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Gaga à Gogo

I remember the first time I saw Lady Gaga perform on TV. She was seated at a very large and very pink piano brimming with plastic bubbles. She had barely tickled the flamingo ivory before strutting center stage to engage in a most bizarre choreography. At the time, Lady Gaga was still becoming the icon she is now, and as I was about to press the worn-out channel button on my remote, a dreadlocked violinist joined in the cacophony. I was stunned to see that New-York-underground-chamber-music-scene-poster-child Daniel Bernard Roumain was shredding his six-string violin to the uncanny “Poker Face.”

In any other circumstance, I would have dismissed Lady Gaga for the banality that I—whether for good or ill—associated with her inflammatory pop spectacle. But Roumain’s presence gave me pause. I’d worked with him in the past and knew his music well. I knew his vision for honoring the history of chamber music while pushing the art forward, and it seemed unlikely his collaboration with Gaga was merely a paycheck he couldn’t refuse.

Since that fateful performance on what was then one of America’s most-watched shows, American Idol, Lady Gaga has proceeded to draw considerable ire and admiration for her, shall we say, unique artistic choices. And it’s not difficult to see why many people find her distasteful. The outrageous outfits, strange choreography, excessive flamboyance of her public face, morally questionable lyrics, obligatory rock star lifestyle, and recreational drug use are all reasons for people concerned about society’s moral decency to dismiss Ms. Gaga. To many, she’s a money-, sex-, and drug-crazed diva offering culture yet another avenue for the worship and practice of vice.

And while I most certainly do not condone the recreational use of cocaine or other mind-altering substances (with the exception of an occasional high-quality, small-batch bourbon), I am convinced that there is more going on in the land of Gaga than meets the corrective lens–enhanced eye. Her fashion schemes, shock tactics, and flagrant gestures are far too elaborate and calculated not to be part of something more purposeful than getting rich, high, and laid.

If the worship of the masses is her endgame—with a dash of selfish pleasure in the mix—her choices seem far too risky, far too likely to jeopardize her goddess-like stature. Major pop stars wishing to stay in the spotlight have to walk a fine line of crazy; if they don’t appear crazy or reckless enough, fans will gravitate to the next one in the queue—normal stars are boring. Yet if pop stars get too crazy, party too hard, or push the envelope too far, we see an inevitable fall from grace or slip into irrelevancy, take for example, Lindsay Lohan, Britney Spears, Charlie Sheen, and to some extent, Madonna.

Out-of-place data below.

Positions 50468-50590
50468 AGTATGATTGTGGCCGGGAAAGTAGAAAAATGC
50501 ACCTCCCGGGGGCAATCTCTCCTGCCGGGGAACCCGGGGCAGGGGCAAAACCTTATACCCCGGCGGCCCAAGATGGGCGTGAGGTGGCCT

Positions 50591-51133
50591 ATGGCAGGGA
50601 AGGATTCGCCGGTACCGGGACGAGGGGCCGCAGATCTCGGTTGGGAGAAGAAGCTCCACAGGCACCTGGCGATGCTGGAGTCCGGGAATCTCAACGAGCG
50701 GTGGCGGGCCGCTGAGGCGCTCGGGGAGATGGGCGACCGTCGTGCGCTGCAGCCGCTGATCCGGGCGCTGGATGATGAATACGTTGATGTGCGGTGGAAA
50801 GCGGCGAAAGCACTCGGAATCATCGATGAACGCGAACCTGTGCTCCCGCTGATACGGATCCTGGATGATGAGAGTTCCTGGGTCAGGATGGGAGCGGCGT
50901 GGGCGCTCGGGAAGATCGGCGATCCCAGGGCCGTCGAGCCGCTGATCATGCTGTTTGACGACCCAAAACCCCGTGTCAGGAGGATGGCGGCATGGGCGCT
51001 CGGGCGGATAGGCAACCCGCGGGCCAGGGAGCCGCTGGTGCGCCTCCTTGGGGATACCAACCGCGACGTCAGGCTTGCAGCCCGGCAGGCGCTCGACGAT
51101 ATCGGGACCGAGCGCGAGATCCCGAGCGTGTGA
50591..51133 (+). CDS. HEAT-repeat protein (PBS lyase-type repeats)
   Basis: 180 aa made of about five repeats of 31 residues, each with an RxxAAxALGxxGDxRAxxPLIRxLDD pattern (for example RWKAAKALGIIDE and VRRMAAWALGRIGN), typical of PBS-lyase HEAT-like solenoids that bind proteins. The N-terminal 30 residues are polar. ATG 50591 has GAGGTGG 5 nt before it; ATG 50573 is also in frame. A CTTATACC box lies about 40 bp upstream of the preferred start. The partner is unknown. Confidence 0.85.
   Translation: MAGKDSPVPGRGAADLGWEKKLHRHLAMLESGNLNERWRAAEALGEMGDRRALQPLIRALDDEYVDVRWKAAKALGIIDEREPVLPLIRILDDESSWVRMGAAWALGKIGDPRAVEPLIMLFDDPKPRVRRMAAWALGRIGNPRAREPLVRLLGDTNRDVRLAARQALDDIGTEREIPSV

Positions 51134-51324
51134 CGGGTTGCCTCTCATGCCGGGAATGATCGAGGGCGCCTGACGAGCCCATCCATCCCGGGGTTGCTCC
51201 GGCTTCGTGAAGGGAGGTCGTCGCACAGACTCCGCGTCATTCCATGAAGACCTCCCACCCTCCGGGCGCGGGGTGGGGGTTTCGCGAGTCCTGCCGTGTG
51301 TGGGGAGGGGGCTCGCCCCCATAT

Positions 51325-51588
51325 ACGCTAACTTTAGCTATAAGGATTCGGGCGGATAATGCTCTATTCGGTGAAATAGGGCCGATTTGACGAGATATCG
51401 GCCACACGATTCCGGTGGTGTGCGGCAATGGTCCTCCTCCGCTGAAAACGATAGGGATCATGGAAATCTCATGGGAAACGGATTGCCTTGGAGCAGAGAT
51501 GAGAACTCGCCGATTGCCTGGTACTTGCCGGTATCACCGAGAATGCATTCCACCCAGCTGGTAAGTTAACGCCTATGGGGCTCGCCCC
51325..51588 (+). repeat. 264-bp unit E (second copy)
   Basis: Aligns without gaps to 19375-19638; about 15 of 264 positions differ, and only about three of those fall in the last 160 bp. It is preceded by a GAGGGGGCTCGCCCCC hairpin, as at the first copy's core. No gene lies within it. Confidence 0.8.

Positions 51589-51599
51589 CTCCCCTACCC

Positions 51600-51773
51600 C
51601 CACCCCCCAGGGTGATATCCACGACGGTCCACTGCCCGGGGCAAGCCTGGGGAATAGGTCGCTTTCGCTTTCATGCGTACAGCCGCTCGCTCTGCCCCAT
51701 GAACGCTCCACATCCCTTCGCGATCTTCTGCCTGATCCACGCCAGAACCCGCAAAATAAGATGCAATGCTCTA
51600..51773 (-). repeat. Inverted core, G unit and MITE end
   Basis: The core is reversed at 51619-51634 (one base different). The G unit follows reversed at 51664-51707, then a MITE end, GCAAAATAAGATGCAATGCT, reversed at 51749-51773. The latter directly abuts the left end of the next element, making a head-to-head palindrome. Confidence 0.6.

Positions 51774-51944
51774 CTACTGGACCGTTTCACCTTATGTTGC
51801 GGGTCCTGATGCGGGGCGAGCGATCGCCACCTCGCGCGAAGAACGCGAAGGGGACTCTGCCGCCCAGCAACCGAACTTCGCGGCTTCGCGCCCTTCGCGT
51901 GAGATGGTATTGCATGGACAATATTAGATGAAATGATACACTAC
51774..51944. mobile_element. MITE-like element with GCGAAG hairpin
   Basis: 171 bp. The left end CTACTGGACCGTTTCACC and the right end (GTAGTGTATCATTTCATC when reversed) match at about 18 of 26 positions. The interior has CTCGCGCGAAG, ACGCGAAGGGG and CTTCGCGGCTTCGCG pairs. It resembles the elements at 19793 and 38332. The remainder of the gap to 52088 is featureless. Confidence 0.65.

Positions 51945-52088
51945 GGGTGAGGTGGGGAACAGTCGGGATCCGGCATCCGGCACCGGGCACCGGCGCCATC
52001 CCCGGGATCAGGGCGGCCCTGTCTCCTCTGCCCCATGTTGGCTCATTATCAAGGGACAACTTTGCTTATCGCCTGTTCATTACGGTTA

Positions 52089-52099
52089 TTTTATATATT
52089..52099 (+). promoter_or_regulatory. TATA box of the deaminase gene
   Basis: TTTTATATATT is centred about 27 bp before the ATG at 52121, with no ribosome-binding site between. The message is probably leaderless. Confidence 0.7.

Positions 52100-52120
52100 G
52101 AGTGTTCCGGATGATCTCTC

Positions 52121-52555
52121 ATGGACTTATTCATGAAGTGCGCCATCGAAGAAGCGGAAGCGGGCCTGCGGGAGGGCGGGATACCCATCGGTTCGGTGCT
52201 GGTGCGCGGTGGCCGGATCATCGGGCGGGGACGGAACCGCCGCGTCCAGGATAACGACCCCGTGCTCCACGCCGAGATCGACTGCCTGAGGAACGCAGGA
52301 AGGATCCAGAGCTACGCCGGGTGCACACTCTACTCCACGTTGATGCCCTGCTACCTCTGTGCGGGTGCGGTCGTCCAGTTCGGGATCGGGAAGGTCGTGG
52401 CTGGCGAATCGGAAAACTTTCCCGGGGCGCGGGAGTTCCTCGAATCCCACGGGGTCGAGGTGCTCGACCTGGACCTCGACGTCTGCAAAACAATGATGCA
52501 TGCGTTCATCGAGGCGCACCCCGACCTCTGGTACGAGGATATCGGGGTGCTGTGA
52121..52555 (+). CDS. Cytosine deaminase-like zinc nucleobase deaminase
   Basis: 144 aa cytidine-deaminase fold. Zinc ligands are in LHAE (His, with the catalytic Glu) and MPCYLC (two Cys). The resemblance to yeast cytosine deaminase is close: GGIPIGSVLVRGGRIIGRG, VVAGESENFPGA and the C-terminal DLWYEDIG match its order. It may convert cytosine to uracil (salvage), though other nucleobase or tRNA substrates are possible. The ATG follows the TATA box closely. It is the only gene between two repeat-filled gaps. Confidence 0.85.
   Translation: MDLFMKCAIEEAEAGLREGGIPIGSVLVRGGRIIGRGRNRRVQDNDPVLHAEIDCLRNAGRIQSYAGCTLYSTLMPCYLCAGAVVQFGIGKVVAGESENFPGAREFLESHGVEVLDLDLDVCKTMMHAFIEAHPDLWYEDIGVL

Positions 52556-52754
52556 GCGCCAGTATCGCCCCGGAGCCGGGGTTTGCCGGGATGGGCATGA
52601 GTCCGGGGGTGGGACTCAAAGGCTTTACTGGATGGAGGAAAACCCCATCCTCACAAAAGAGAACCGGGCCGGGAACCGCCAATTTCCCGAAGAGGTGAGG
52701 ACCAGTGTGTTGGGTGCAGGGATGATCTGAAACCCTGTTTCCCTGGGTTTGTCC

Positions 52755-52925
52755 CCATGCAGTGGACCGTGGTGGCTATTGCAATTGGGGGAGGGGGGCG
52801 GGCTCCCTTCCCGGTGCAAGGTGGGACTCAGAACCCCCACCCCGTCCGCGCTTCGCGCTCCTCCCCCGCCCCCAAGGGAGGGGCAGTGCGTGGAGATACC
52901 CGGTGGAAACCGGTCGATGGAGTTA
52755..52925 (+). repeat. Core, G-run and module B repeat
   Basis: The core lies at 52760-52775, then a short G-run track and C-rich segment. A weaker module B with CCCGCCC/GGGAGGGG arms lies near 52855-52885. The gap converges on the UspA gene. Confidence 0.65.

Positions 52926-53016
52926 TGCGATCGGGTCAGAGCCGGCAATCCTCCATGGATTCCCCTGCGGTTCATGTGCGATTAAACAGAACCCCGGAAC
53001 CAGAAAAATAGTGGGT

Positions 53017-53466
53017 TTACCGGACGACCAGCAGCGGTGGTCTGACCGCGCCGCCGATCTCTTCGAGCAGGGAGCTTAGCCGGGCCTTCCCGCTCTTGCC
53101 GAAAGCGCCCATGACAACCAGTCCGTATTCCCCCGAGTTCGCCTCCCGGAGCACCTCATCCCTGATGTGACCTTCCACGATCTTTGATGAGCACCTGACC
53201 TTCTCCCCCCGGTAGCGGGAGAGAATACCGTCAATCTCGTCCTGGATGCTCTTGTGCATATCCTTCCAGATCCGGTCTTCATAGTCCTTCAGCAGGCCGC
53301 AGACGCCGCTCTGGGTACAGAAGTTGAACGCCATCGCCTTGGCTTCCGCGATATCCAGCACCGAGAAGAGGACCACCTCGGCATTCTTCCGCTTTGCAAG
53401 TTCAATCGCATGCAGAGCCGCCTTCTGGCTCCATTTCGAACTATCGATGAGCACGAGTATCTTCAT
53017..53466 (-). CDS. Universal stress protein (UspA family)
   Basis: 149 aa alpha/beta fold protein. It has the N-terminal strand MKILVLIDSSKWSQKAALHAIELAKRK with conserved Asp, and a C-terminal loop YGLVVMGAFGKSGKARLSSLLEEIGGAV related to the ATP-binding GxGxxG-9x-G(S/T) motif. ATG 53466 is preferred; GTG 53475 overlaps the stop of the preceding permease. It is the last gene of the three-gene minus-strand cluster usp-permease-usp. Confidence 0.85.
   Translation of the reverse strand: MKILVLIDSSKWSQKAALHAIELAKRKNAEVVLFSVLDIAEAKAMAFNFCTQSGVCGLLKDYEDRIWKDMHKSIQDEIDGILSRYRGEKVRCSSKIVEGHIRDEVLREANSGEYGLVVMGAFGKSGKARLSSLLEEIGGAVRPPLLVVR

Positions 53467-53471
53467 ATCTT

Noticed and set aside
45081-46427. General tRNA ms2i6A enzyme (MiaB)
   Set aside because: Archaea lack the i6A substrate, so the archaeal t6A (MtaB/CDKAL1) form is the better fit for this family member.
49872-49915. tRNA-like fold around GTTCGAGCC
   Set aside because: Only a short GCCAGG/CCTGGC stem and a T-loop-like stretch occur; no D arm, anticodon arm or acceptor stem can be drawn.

Gaga’s choices are both radical and intentionally unpredictable. They are not the hypersexualized, predictable moves of Madonna or the borderline insane, highly self-destructive, and often illegal behavior of Spears, Sheen, and Lohan. One thinks long and hard about the decision to wear a meat dress (if only because of the difficulty of maneuvering that meat with any panache at all), arrive at the Oscars in an egg, or collaborate with a highly respected, avant-garde, classical-hip-hop musician.

In order to dive into a deeper understanding of Gaga, one must set aside the conventional notion of a dichotomy between “pop” and “art.” Typically, the academy and institutions like the art media tend to place anything “pop” in the category of “unsophisticated commercialism,” grown only for the populous-at-large and unlikely to have anything meaningful to offer in the realm of “high art.” Often this is a fair presupposition: so-and-so exists for the masses, she is extremely popular among teenagers, her creations seem artistically and musically simplistic, and her image is highly contrived; therefore, she belongs in the pop world and is not to be considered part of the art world.

But as we have already seen, with a moderately less superficial examination, Gaga moves out of step with her pop peers and more in step with several “Artists” (with a capital “A”). Lady Gaga’s confrontational—and even grotesque—oeuvre is not so askew from that of Damien Hirst who preserved a whole shark in a tank of formaldehyde and covered a skull in diamonds. Or that of Andy Warhol, whose work was initially rejected for embracing commercialism and pop imagery but went on to redefine the art world as we know it. Then there’s Carolee Schneemann, whose highly sexualized performance pieces and films explored the objectification of the female body and gender roles during the height of the feminist movement. And the not-to-be-forgotten John Cage, whose compositions aggressively challenged the very idea of music by making music out of everything and sometimes nothing. These artists created work that was at times offensive, brilliant, dehumanizing, and challenging, but it was all “art.” Lady Gaga borrows Schneemann’s sexual questions, Cage’s deconstruction of commonly held artistic definitions, Hirst’s shock factor, and Warhol’s sensationalism and melds them into her creations. Her work, like theirs, needs a full and patient examination before a qualitative conclusion can be reached. This way, the evaluation of the artifact can be distinguished from a judgment about the artist who made it.

All too often, we look at art and see only the faults and failings of the artist or dismiss it because it lacks a simple explanation. We look at a painting by Mark Rothko and we see his despair and not ours. We look at Lady Gaga and fixate on her depravity and famemongering and not our complicity in a culture that condones and elevates this person many have deemed despicable. Instead, art requires deep consideration; it isn’t meant to be quickly absorbed, digested, and wasted. Art has the power to play a prophetic role in the world. In some sense, the artist creates a mirror that shows us truth about our world, our culture, and ourselves that we can’t see any other way.